Our daughter’s music — Katy Perry, Run-D.M.C. — and our music, especially when we play hard hip hop, make our son cringe. He has specific and limited music tastes. He will tolerate classical, and jazz without singing, but rarely has he said he likes a type of music, and never would he seek any music out.
One day we went to the mall, and as I power walked to whatever store we were destined for, in my hurry to get the shopping over with, our son strolled behind me and said, “I like this music.”
I stopped to listen. It was some horrible generic Muzak whose blandness offended me. I scrunched up my face, one nostril raised, and said, “You do?”
“Yeah,” he said, with his contented Buddha smile. “It’s quiet. And sad.”
He was 10 at the time. And he liked quiet and sad music.
He didn’t seek out or buy Muzak after that, thankfully, but the moment was enlightening to me. A little window into our son’s sensibilities: he did not care about music, as evidenced by his appreciation for Muzak. It just wasn’t his thing.
So when he started requesting a song in the car recently – “Can you play the whale song, Mom? – I was happy to play it for him. Over. And over. Again.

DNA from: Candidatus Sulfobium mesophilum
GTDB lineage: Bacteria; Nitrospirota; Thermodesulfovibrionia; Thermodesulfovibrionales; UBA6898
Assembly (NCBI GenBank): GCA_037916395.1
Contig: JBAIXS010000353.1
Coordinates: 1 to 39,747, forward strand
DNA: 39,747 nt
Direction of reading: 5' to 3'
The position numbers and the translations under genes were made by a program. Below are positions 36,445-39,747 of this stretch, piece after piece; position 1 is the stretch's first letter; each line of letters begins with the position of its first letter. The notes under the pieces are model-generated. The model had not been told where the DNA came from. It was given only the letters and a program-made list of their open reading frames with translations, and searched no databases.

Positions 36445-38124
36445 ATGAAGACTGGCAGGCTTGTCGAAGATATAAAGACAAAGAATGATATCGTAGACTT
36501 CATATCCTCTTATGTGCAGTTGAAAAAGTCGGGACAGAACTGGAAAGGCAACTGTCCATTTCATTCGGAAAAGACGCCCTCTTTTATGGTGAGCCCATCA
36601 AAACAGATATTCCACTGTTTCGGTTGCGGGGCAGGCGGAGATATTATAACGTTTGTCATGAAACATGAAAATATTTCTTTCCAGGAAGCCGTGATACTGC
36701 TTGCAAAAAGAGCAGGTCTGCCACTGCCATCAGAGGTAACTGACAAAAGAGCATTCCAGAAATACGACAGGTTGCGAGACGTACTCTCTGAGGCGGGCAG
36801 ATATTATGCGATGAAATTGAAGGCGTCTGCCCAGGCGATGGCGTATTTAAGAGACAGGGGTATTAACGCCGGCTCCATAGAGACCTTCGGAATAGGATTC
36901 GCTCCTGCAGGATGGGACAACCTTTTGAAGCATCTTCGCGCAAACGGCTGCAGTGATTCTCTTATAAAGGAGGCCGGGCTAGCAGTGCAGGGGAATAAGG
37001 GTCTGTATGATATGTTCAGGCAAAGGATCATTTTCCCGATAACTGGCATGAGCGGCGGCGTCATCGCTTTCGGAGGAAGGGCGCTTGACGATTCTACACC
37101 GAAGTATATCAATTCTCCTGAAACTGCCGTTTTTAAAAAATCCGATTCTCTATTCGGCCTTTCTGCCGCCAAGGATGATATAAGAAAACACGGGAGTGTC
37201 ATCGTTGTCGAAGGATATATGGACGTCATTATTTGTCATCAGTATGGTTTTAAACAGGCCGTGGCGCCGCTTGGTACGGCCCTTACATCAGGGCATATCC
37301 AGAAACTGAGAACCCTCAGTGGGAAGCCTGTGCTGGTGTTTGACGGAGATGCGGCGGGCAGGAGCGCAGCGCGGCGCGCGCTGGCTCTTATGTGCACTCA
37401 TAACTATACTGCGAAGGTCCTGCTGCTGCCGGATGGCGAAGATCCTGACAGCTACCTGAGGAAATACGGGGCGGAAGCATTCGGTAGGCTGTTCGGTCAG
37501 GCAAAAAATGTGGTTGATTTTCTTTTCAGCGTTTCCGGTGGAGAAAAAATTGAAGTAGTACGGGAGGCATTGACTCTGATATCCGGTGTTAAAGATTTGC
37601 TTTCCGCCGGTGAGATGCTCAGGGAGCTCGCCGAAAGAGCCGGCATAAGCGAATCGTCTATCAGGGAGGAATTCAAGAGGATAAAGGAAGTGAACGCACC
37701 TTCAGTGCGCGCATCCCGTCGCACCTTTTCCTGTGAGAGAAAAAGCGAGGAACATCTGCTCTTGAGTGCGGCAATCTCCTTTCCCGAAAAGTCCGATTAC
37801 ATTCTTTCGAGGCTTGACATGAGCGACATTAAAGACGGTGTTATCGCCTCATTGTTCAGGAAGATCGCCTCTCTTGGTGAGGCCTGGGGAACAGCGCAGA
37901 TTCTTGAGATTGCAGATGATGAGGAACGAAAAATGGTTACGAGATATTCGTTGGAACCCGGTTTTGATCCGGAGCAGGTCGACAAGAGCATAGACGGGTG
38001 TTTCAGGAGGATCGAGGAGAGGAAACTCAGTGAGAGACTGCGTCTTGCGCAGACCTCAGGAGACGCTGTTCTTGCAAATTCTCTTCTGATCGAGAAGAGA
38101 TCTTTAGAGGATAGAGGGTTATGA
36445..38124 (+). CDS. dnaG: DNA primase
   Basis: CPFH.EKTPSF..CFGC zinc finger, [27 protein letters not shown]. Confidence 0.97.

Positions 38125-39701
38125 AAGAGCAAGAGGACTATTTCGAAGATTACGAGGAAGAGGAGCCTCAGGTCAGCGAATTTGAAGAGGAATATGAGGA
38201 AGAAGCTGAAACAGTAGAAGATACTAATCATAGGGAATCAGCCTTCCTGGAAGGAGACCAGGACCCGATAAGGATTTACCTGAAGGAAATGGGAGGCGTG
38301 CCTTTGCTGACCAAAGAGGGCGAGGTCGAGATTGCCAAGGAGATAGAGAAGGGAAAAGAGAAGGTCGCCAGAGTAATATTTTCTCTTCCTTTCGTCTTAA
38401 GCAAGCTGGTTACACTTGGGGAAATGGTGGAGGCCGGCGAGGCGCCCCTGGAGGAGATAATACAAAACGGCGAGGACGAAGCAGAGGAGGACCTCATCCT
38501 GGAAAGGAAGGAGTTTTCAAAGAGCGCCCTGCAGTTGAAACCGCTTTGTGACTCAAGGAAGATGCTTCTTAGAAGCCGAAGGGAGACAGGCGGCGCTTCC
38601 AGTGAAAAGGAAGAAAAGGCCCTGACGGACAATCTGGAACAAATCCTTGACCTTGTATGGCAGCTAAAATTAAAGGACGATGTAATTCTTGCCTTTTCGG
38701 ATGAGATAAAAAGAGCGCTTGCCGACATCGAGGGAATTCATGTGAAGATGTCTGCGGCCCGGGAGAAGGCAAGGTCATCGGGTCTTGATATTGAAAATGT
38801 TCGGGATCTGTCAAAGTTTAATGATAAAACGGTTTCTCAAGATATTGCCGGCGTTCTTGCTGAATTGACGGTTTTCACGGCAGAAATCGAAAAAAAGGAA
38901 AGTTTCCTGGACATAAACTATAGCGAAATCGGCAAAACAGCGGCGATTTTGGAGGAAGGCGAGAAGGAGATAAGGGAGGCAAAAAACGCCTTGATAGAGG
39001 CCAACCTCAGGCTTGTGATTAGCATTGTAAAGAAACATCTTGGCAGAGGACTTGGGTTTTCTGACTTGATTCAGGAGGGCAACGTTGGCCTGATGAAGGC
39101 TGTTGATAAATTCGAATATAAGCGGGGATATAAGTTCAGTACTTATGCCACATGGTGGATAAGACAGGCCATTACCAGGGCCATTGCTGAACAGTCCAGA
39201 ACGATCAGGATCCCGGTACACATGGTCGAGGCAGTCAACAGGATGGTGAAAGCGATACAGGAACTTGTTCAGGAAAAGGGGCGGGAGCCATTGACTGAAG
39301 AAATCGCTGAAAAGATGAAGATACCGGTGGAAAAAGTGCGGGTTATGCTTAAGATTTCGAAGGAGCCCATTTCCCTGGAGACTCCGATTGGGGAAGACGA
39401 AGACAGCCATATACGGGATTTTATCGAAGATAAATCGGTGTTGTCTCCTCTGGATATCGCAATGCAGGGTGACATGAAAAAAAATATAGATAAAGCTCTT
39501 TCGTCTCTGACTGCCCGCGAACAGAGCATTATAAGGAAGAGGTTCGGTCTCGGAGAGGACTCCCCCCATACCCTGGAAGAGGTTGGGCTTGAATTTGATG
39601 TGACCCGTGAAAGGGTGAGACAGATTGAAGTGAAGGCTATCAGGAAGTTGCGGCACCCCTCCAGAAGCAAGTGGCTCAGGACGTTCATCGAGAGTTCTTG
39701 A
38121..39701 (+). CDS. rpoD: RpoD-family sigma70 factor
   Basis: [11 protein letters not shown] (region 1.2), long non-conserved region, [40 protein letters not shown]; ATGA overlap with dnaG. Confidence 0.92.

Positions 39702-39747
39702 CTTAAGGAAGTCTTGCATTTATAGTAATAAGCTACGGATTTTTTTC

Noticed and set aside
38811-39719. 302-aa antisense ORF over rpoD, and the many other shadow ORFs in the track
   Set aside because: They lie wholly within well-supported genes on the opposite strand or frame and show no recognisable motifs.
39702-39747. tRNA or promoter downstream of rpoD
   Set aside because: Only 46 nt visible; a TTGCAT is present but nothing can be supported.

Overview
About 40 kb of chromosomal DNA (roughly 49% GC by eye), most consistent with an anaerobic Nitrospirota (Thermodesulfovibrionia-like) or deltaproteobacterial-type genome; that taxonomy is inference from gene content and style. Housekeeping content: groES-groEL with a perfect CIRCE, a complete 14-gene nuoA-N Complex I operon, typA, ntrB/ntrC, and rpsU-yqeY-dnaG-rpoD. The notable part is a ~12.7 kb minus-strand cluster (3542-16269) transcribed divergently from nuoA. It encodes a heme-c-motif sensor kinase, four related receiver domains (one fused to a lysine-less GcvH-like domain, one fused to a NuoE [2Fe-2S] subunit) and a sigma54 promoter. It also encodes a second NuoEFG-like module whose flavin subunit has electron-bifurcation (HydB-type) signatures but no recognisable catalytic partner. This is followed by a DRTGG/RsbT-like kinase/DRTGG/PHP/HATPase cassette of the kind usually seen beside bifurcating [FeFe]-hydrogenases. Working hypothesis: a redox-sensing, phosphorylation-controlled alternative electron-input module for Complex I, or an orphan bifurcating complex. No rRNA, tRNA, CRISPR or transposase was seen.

“What is it you like about this song, buddy?” I asked him after the fifth or sixth request.
“I like that it tells a story,” he said. And he shrugged. “I don’t know. I just like it.”
“Oh, well maybe you’ll like the rest of this band’s songs then. Most of their songs tell stories.”
“What’s the name of the band?”
“The Decemberists,” I said. “You want to listen to another of their songs?”
Since then, we have put 39 Decemberists songs on his tablet for him. I’ll be folding laundry in the living room and hear, drifting down the stairs,
We are two mariners
Our ship’s sole survivors
In this belly of a whale*
He listens while he does his homework. He listens while he curls up and reads. He listens while he lays in bed and stares at the ceiling, doing nothing at all besides absorbing the stories, and the music.
*From “The Mariner’s Revenge Song” by The Decemberists.
For the month of April, I will be publishing a 10-minute free write each day, initiated by a prompt from my prompt box. Minimal editing. No story. Just thoughts spilling onto the page.